‘Talk about unsubstantiated and inflammatory.’
Sen. Sheldon Whitehouse seems to take quite seriously Gorsuch’s financial backer Mr. Anschutz! The senator took this as significant, because it is significant! Your attack on the integrity, not to speak of Mr. Myer’s veracity, is unsurprising given your other posts. Mr. Myers signs his name to his posts, one of the measures of his intellectual integrity! Will you follow his example! Probably not!
‘AMY GOODMAN: Supreme Court nominee Neil Gorsuch is back on Capitol Hill for a second day of questioning before the Senate Judiciary Committee, Gorsuch tapped by President Trump to fill the seat left vacant by Antonin Scalia’s death over a year ago. President Obama nominated Merrick Garland to replace Scalia at nearly a year ago, but Republicans refused to even hold hearings, fearing Garland would tip the ideological balance. During Tuesday’s hearing, Neil Gorsuch faced questions about his views on the Supreme Court’s Citizens United ruling and the $10 million dark money campaign that is supporting his nomination. This is Democratic Senator Sheldon Whitehouse of Rhode Island.
SEN. SHELDON WHITEHOUSE: How would you describe any differences that you may have in judicial philosophy with Chief Judge Garland?
JUDGE NEIL GORSUCH: I would leave that for others to characterize. I don’t like it when people characterize me, and I would not prefer to characterize him. He can characterize himself.
SEN. SHELDON WHITEHOUSE: What’s interesting is that this group sees a huge difference between you that I don’t understand. The dark money group that is spending money on your elections spent at least $7 million against him getting a hearing and a confirmation here, and indeed produced that result by spending that money. And then, now, we have $10 million going the other way. That’s a $17 million delta. And for the life of me, I’m trying to figure out what they see in you that makes that $17 million delta worth their spending. Do you have any answer to that?
JUDGE NEIL GORSUCH: You’d have to ask them.
SEN. SHELDON WHITEHOUSE: I can’t, because I don’t know who they are. It’s just a front group.
AMY GOODMAN: Senator Sheldon Whitehouse went on to ask about billionaire Philip Anschutz, who has close ties to Judge Gorsuch.
SEN. SHELDON WHITEHOUSE: If a question were to come up regarding recusal on the court, how would we know that the partiality question in a recusal matter had been adequately addressed if we did not know who was spending all of this money to get you confirmed? Hypothetically, it could be one individual. Hypothetically, it could be your friend, Mr. Anschutz. We don’t know, because it’s dark money. Is it any cause of concern to you that your nomination is the focus of a $10 million political spending effort and we don’t know who’s behind it?
JUDGE NEIL GORSUCH: Senator, there’s a lot about the confirmation process today that I regret.’
@Truth and Honour
I deeply appreciate your thoughtful reply! If you are interested, see my comment here:
On Fukuyama’s ‘The Decay of American Political Institutions’ from November 2, 2016, in which I focus on Brown, and use the letters of Learned Hand to Felix Frankfurter:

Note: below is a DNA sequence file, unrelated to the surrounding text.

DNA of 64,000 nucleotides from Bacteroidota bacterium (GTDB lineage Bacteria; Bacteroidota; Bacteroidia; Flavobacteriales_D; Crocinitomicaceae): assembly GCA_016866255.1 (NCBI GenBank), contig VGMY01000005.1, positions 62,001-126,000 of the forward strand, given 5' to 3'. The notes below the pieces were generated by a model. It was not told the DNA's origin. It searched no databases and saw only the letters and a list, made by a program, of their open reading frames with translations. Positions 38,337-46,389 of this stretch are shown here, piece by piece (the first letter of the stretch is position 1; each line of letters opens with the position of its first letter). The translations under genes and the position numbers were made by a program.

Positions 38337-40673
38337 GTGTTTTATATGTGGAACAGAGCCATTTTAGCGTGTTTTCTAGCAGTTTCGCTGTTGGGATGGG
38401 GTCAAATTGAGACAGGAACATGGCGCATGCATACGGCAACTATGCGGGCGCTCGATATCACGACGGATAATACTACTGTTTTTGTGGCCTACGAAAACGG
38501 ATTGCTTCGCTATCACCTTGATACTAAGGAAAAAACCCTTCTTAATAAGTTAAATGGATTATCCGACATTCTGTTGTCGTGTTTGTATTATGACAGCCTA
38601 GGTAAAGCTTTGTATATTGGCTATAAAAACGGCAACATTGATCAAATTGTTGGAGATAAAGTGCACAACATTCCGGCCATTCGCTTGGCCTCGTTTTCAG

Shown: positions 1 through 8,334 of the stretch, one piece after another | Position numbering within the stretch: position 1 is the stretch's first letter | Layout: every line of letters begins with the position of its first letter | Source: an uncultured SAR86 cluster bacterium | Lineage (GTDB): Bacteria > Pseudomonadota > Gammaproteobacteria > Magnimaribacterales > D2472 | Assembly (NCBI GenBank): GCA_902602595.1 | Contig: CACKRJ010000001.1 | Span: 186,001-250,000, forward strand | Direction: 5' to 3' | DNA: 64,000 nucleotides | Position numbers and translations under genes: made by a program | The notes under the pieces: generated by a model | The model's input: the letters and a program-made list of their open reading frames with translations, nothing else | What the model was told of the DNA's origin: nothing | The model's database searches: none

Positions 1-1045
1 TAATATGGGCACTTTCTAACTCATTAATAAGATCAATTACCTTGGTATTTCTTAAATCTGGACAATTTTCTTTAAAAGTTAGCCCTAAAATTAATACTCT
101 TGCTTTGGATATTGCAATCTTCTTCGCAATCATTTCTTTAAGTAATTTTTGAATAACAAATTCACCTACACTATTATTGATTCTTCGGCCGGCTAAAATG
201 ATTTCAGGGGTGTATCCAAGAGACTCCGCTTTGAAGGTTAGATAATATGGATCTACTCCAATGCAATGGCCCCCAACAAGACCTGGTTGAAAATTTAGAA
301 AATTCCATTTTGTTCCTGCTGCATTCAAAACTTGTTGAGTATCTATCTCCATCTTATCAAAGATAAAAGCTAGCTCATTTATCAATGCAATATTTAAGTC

‘Reason and Imagination: The Selected Correspondence of Learned Hand’ in the December 5, 2013 edition of The New Your Review of Books (Behind a pay wall):
In which Hand conducts a dialogue with Frankfurter on the vexed question of Brown and ‘legislative intent’ as having political/legal primacy. I’m sorry but the ‘legislative intent’ argument is based in entrenched white privilege. The simple test might just be, had Hand ever experienced racism or seen it in action? Hand even called Earl Warren a dictator in one of his letters to Frankfurter. Lincoln Caplan, who wrote the review, argues that the reason Hand is so respected is that his position on Brown had ‘evolved’ into a negative opinion. And therefore was worthy of respect. Caplan even argues that Hand is revered for his’ judicial integrity’, that places ‘Legislative Intent’ in a primary legal/political position. I can’t agree with that!
Let me say that if Thurgood Marshall and the NAACP had waited for a change of mind and heart of America’s legislators, the demise of Jim Crow and its instrument of oppression the Segregated School, would have never happened. Yet the very history of Brown is the central animating reason for the birth of The Federalist Society. See John Dean’s ‘The Rehnquist Choice’ for the particulars on the Nixon appointment of Rehnquist to the Supreme Court.
Brown was chipped away by those Federalist, as the Neo-Confederate/Originalist appointed by a Republican Party, thoroughly infested by the Dixiecrat Migration from the Democratic to the Republican Party after the passage of the Civil Rights and Voting Right Acts of the Johnson Years.
Read ‘Minding The Law’ by Amsterdam and Bruner, published by Harvard University Press in 2000. This book critiques, as I recall, five Supreme Court decisions. It is the most important book published on Supreme Court decisions, and American Law in this young Century!